Has A Power Surge Ever Fried Some of your Electronics?

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Spook of the lost
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Re: Has A Power Surge Ever Fried Some of your Electronics?

Post by Spook of the lost » 3 weeks ago

Webster wrote:
3 weeks ago
Onboard, I think, because as I remember the computer repairmen's thought on it, if the surge had been any stronger, it would've fried the motherboard.
oof, yeah, sounds like it stopped at a capacitor or two along with the connector.

easy to fix with a bit of time but definitely could have been worse.

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Re: Has A Power Surge Ever Fried Some of your Electronics?

Post by Ravenfreak » 2 weeks ago

Oh yeah, the storm messed up my tv as well. I figured that out a few weeks ago, when I tried to hook up the PS2 that I bought off of ebay. I thought I bought a faulty console, but it turns out the stupid storm fried the part of the tv that has the av ports but didn't fry the board that contains the hdmi ports... >_> So I can no longer hook up my older consoles to the tv, unless I get a AV to HDMI converter.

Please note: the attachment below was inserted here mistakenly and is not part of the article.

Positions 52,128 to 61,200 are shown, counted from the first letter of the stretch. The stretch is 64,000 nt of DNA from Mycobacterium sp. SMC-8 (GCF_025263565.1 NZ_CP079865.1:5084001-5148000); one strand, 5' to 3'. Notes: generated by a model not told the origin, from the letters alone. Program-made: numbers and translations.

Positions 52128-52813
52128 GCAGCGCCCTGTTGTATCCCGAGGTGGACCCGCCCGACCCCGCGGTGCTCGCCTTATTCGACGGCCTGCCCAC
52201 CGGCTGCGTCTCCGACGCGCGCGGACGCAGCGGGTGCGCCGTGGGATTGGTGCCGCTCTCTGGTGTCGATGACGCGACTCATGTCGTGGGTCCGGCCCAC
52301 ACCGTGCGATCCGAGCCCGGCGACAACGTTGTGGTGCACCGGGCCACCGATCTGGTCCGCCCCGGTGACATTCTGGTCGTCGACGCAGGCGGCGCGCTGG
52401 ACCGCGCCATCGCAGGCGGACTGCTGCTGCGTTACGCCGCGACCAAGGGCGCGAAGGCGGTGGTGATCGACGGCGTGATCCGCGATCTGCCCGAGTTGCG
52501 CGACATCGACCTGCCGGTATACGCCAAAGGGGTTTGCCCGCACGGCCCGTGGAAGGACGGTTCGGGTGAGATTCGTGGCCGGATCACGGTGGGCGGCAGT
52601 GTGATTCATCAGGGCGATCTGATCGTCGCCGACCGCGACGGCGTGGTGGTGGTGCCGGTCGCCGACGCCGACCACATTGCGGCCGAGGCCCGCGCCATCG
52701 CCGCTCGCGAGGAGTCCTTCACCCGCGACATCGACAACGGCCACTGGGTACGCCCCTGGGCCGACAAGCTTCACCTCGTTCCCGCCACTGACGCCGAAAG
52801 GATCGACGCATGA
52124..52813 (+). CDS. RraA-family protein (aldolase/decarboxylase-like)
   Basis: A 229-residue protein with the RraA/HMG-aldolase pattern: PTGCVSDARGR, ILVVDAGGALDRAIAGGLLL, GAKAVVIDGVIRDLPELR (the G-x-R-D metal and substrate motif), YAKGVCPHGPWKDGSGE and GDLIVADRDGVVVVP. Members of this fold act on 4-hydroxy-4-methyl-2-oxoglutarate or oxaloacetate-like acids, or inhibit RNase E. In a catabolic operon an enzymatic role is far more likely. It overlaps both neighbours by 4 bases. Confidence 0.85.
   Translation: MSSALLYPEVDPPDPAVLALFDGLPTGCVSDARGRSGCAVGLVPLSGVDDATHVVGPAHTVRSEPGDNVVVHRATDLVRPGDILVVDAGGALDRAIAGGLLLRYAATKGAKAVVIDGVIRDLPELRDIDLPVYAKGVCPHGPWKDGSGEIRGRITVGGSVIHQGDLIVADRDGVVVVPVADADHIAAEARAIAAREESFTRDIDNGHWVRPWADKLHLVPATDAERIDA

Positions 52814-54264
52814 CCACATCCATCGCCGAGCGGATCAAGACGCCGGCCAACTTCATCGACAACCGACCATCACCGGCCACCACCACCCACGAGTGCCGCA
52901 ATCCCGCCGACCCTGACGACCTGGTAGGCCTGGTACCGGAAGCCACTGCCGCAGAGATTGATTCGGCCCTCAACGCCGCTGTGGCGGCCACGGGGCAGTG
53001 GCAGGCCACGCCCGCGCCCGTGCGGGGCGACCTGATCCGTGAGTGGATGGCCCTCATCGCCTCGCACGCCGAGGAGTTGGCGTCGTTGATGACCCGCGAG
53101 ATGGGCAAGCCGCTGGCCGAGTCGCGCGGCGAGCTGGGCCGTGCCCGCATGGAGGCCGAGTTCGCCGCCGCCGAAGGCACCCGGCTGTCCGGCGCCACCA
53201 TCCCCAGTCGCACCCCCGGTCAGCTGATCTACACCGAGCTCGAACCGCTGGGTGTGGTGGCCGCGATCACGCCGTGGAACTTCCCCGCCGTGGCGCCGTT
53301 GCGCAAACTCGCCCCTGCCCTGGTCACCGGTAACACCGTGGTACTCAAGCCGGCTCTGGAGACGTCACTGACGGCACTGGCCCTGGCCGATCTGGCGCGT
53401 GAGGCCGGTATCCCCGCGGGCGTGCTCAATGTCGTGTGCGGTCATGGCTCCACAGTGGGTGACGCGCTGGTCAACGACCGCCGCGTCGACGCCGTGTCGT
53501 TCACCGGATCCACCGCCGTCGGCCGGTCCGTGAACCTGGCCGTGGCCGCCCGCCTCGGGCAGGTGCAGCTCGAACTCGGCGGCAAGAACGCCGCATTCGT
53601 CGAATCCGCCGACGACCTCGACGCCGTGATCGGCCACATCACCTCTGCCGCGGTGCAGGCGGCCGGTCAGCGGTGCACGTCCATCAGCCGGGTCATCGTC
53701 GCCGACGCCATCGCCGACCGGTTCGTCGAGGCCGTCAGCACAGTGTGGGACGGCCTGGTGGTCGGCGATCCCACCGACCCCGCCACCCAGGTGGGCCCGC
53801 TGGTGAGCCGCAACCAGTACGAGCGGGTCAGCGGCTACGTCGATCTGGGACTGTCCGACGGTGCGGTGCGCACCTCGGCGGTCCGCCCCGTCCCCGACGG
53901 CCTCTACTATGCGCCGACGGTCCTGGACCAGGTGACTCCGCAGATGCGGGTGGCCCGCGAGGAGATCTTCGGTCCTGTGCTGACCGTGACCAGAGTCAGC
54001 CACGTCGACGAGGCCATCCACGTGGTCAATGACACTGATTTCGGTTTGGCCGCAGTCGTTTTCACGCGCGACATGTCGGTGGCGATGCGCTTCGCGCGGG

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Re: Has A Power Surge Ever Fried Some of your Electronics?

Post by Spook of the lost » 1 week ago

@ ravenfreak.

sounds like the Analog to digital converter went.

it's a small chip that converts the analog signal into something the digital encoder on the TV would understand.

if it were simply the ports or some part of the circuit you'd get fuzzy/distorted signal due to the nature of analog being... well analog.

but if there's no signal going from the A/D chip to the Digital signal processor then there's no signal at all.

this can be bypassed however you are right in that your best bet is to get an external A/D Device.

or you could bypass the Analog inputs entirely with an OSSC based mod and get better than the original signal lol.

as a side note, they make HDMI cables for PS2 these days so that's also an option ;)

they're basically taking the PS2's Component signal, up-scaling them from 240p/480p/480i to 720p/1080p digital signal and feeding them to the HDMI input on the TV.

it's not perfect but they work decently little to no lag from the scaling/conversion process.

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